Summer Steelhead Nosing into the Rogue; Umpqua Bass Biting
The McKenzie – We’ve been seeing very good fishing over on the “Mak” using a combination of Dry/Dropper, match the hatch dries (PMD, Epeorus, Caddis, Stones, Terrestrials), Nymphs and Euro Nymphing techniques. 40 to 50 fish days are common with fish to 16 inches. Spring salmon fishing is winding down but fish, although darkening, are still being caught. Eggs and shrimp back bounced or behind a diver are getting the most fish. Fish early. It’s mostly over by 9am.
Rogue River – It’s officially summer steelhead season on the Rogue! This is our favorite time of year and the next 4 or 5 months are the best fishing we see here in beautiful southern Oregon. We are starting to see our first decent push of steel getting into the upper Rogue, and fishing will just get better and better thru November. We are hooking fish every day out there swinging and nymphing, so it’s been a great start to summer steelhead season. We are back guiding with precautions, so give us a call to get out there and get your steelhead on!
I swing mostly dark flies basically all year in the upper Rogue, whether it be classic summer flies (green butt skunk, silver hilton, muddlers etc) or mini intruder type flies on sink tips when the sun is high. First and last light I’ll swing the classics or throw the skater on my Rage head with a floating Polyleader, and definitely fish mostly blacks and purples although I do like having a bright butt on my flies (chartreuse, pink etc). After 10 or so AM I’ll throw my skagit head with 10 or 12.5 feet of T-11 with mini intruders or hoh bo spey style flies. Black/Red, Purple/Black, Black/Blue are my go to colors on the sink tips, and I actually probably catch more of my fish fishing deep in the summer then early morning throwing the skater or classic summer steelhead pattern.
Nymph the usual suspects like Otis/Ugly Bug stoneflies, with oversized trout patterns below it like copper swans, steelhead brassies, princes, copper johns etc. I like flashier flies early in the summer steelhead season, as that extra flash seems to attract a few more fish. These early fish somewhat race to the cooler waters of the upper Rogue without feeding all that much, so when they first get here they don’t seem to like the natural stuff quite as much as flashier stoneflies Once they have been in the river for a few months they start learning that the real stoneflies aren’t so flashy, and more natural stonefly patterns will work better.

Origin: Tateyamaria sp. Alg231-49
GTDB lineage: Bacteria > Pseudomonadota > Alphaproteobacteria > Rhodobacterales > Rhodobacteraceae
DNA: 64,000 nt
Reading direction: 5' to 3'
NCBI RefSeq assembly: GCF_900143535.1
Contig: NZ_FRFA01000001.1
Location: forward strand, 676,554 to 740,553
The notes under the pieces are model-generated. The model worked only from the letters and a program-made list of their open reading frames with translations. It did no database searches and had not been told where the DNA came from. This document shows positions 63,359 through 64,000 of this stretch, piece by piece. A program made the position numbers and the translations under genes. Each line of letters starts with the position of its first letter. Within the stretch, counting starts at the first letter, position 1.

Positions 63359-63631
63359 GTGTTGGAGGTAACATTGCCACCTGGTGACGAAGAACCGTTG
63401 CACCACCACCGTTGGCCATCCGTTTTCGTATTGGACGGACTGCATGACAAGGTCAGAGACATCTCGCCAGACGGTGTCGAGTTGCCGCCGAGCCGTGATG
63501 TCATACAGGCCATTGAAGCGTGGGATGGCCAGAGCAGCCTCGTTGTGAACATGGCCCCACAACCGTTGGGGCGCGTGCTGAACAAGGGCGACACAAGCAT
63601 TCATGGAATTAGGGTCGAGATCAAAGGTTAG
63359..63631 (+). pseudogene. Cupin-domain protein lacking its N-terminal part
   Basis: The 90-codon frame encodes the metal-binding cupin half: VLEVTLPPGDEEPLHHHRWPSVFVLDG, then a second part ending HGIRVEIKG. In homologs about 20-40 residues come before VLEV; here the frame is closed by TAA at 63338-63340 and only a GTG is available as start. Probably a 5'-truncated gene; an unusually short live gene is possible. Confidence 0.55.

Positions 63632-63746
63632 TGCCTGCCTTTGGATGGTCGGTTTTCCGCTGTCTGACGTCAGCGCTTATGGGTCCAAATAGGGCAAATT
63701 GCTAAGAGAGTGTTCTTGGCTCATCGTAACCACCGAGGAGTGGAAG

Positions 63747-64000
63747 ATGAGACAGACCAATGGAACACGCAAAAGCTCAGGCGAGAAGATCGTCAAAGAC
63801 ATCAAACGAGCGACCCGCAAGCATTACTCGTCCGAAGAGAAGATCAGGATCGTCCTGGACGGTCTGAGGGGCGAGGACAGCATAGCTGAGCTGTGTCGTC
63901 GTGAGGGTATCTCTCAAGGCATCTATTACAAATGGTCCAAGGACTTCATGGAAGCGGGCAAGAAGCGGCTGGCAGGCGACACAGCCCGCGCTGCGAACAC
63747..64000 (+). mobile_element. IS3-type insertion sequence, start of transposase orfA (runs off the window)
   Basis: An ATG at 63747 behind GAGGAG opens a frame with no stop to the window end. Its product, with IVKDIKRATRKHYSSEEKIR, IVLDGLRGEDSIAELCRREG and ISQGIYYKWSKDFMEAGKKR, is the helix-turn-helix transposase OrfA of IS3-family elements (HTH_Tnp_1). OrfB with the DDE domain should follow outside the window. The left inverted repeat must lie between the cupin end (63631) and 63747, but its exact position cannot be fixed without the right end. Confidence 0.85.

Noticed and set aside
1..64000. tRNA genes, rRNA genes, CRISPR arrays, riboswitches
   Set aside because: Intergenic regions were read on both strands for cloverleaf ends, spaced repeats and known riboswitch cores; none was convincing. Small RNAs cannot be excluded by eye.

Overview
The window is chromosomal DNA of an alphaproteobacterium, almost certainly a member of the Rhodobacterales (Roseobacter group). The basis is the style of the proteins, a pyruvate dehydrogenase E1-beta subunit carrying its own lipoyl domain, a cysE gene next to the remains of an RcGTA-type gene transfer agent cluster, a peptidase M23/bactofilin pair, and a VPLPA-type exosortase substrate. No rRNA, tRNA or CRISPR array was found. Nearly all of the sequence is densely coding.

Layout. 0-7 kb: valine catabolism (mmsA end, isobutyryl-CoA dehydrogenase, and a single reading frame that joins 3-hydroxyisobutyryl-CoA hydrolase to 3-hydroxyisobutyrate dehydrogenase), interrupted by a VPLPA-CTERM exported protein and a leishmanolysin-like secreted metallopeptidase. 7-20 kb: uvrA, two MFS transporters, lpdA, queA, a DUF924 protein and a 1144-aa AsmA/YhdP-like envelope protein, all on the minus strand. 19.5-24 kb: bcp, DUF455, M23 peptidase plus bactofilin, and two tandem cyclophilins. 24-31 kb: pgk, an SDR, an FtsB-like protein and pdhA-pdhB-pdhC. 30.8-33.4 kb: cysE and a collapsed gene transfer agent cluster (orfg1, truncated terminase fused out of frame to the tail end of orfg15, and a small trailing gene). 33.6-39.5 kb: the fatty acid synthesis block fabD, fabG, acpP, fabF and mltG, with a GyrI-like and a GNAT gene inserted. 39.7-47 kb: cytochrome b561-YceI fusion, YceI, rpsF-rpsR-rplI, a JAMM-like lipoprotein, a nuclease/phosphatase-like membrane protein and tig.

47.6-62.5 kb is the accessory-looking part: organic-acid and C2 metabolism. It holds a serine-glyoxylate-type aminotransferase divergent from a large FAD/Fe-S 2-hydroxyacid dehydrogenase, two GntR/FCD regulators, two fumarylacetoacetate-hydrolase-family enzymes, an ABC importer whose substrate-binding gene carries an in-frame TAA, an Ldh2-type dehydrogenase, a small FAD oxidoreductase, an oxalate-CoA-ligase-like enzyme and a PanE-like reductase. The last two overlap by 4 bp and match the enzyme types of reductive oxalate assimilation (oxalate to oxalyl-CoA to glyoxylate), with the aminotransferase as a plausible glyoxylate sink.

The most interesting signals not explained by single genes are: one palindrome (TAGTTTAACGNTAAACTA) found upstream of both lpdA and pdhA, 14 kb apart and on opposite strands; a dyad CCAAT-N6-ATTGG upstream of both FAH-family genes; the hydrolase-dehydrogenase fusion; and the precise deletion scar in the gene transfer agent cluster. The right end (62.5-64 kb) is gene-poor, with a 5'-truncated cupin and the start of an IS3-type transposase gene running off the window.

Umpqua River – Bass fishing is awesome right now throughout the main stem and the south fork. Flies with rubber legs, 3 and 4 inch plastics, small spinners and worms are all take bass. This is the time of year you can catch 100 bass a day! Steelhead are entering the river now too and fish has been fair to good. Small baits work best in low flows so fish beads and pink worms and keep your egg clusters in the small side. Fishing in the fly water on the north fork has been slow but should pick up as more fish move in.
Diamond Lake – Fishing has continued to be good at Diamond Lake. Bug hatches at times have been prolific, so much so that when they are if actually slows the bite as fish gorge on the flies. When that’s not happening, fish the callibaetis hatches and the damsel hatches. Slowly working damsel nymphs, leeches and prince nymphs is very effective. Trollers are doing well with a bladed lake troll like a Paulina Peak or Shasta Tackle dodger with a wedding ring and worm or an F-4 flatfish behind it. Trout are ranging from 14 to 20 inches.
Ten Mile Lakes – Bass are up on the shorelines early and you can reach them with spinnerbaits and topwater plugs. When the sun hits the water fish the deeper points and in deeper water near boat docks. 5 and 6 inch plastic worms rigged drop shot style or a Caroline rig will entice bass to 5 lbs with a solid 2 lb average.
Southwest streams – Steelhead are in the Coos, Elk, Sixes and Chetco along the other area streams and fishing for them is fair. There are also Sea Run Cutthroat’s in the systems too and they are fun to target by trolling or bobber fishing with a piece of sand shrimp. They are also aggressive to a fly above tide water and offer great action and delicious table fare. Sea Runs can run up to 20 inches but average around 14. Salmon will be in the nearshore and bay areas of these systems soon too. Although runs aren’t forecast to be great, there should be enough salmon to have a good chance of success. The Coos will be the first river to get going and the tide water fishery is very good.
Have a safe and enjoyable weekend everyone! And don’t forget, firsthand reports from you – the reader – are great and will be incorporated into these reports.